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Everything old is new again

After watching one episode of "American Pickers," the popular History Channel series, you start to "get" Don Orlandi, the owner of Past Perfect, "a retro-nostalgia store," as he calls it, which recently opened downtown. On the program, the two stars — pickers — scour the country for "rusty gold," as they call it, and turn "trash" into highly collectible treasures that people simply cannot live without. In Orlandi's case, his pickers are auctioneers and collectors.

"They pick up stuff at auction, usually online" he explains, "and if it doesn't work, we refurbish it, repair it and put it on the market where it gets a second life."

Born in Sonoma, Orlandi and his family moved to San Rafael where they opened a body and fender business. After 38 years, it was sold in 2004. Orlandi currently lives in San Anselmo but his claim to fame — and Petaluma connection — goes back to the '70s.

"We restored nine cars for George Lucas' American Graffiti," he recalls. "But I did this kind of work at the family garage when a friend might ask me to paint his Coke machine or to customize a refrigerator. For a while in 2004 I had a store in Novato but the building was torn down and I wound up moving into a warehouse in San Anselmo."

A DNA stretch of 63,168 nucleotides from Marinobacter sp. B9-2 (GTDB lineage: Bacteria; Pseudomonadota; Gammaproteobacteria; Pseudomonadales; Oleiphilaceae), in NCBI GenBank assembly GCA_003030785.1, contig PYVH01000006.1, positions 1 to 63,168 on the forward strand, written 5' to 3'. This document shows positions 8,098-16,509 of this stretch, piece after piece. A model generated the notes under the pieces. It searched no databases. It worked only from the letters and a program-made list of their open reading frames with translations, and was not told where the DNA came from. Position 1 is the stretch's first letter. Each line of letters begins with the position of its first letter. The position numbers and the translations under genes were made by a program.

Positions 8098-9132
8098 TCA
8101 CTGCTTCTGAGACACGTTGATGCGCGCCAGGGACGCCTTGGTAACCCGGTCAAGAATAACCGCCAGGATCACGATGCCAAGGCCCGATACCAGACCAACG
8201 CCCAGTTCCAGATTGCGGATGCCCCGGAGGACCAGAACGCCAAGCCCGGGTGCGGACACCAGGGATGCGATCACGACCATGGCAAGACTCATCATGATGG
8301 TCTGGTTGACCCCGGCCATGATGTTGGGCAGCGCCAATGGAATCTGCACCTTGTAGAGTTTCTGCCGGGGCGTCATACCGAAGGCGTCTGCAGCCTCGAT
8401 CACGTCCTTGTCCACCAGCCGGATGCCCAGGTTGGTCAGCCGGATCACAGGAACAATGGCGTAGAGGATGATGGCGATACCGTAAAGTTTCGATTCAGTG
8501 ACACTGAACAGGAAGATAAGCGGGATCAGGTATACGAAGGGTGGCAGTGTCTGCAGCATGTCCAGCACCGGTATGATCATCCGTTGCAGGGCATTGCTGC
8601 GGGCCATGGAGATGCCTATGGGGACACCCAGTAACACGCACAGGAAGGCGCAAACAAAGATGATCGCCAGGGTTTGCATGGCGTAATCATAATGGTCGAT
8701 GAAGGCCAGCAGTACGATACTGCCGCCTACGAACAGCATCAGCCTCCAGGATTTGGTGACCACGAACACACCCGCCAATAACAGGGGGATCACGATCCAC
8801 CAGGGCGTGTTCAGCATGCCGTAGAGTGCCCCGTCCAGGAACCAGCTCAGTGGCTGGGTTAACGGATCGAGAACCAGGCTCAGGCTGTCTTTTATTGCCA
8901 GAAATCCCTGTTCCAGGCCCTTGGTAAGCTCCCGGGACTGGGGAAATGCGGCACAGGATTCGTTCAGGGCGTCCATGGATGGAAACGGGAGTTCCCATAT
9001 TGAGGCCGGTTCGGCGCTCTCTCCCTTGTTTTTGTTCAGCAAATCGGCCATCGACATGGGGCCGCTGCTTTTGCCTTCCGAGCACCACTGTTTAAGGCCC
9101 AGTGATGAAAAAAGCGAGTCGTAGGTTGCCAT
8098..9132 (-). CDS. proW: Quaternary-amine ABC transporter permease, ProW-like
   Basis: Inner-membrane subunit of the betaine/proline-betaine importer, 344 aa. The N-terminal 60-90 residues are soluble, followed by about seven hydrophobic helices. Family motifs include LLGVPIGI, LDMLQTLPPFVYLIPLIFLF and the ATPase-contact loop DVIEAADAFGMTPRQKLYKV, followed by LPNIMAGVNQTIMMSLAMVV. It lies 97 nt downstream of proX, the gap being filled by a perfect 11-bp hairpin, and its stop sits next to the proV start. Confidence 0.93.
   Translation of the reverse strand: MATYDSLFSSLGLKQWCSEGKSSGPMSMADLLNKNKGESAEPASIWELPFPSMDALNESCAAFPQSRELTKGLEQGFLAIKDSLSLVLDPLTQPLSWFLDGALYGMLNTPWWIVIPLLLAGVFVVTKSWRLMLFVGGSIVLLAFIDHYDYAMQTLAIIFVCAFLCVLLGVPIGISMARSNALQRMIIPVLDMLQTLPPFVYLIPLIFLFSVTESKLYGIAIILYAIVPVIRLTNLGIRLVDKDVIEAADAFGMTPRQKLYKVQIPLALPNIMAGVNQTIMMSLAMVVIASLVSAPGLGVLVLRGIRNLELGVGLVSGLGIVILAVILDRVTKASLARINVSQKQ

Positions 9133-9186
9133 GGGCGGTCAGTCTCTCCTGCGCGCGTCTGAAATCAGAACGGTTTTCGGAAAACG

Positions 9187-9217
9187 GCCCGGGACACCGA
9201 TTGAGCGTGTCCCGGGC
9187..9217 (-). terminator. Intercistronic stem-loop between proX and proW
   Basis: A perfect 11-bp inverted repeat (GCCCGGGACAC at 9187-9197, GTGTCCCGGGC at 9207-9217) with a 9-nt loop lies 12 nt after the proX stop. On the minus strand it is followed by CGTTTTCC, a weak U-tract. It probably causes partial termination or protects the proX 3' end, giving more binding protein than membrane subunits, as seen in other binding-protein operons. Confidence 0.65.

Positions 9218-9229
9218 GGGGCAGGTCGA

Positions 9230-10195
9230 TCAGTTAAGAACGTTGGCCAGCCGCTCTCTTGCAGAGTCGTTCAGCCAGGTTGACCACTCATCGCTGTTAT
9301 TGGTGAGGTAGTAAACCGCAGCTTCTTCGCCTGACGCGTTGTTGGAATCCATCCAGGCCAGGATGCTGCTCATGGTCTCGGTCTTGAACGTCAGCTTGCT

How did he come to open his "retro–nostalgia store" in Petaluma?

"I was restoring a jukebox for the owner of this building (400 Western Ave.)," says Orlandi, "and he told me that this space was being vacated by the coppersmith and that I needed to move in. It was a no-brainer, because we were busting out of our warehouse."

Almost as important as the item itself, is its place in history, its former life and its fascinating journey from "worthless" to priceless.

One of Orlandi's current projects is putting together a rather unusual jigsaw puzzle: an early 1950s Hires Root Beer kegerator, which apparently fell off the back of a moving truck. With help from master woodworker, Petaluma resident Perry Boswell (his electronics maven is Ed Davis), the old-fashioned wooden exterior, bottom slats, elaborate tap, and dented metal innards are splayed out on the floor of a workroom as if for surgery.

Its history is pure Americana. Charles Hires, a Philadelphia pharmacist, created a recipe for a "delicious herbal tea" while on his honeymoon. He introduced the country's first root beer at the 1876 Philadelphia Centennial Exhibition and over the years it became a great success.

Hires was the first U.S. businessman to aggressively advertise his product. The keg/cooler is a prime example of a bygone era and a bygone product. Now to put the puzzle together.


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